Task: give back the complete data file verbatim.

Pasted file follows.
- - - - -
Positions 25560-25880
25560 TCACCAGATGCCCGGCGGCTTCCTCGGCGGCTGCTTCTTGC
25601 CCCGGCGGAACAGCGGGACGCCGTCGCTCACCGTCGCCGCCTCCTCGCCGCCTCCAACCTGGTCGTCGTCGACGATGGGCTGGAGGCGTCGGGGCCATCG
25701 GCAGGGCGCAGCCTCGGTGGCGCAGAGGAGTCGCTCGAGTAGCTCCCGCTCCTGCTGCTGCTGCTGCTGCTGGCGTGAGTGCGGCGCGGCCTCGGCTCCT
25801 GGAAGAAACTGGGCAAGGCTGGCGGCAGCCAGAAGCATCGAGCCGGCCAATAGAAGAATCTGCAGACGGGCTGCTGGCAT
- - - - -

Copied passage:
Positions 25560-25880
25560 TCACCAGATGCCCGGCGGCTTCCTCGGCGGCTGCTTCTTGC
25601 CCCGGCGGAACAGCGGGACGCCGTCGCTCACCGTCGCCGCCTCCTCGCCGCCTCCAACCTGGTCGTCGTCGACGATGGGCTGGAGGCGTCGGGGCCATCG
25701 GCAGGGCGCAGCCTCGGTGGCGCAGAGGAGTCGCTCGAGTAGCTCCCGCTCCTGCTGCTGCTGCTGCTGCTGGCGTGAGTGCGGCGCGGCCTCGGCTCCT
25801 GGAAGAAACTGGGCAAGGCTGGCGGCAGCCAGAAGCATCGAGCCGGCCAATAGAAGAATCTGCAGACGGGCTGCTGGCAT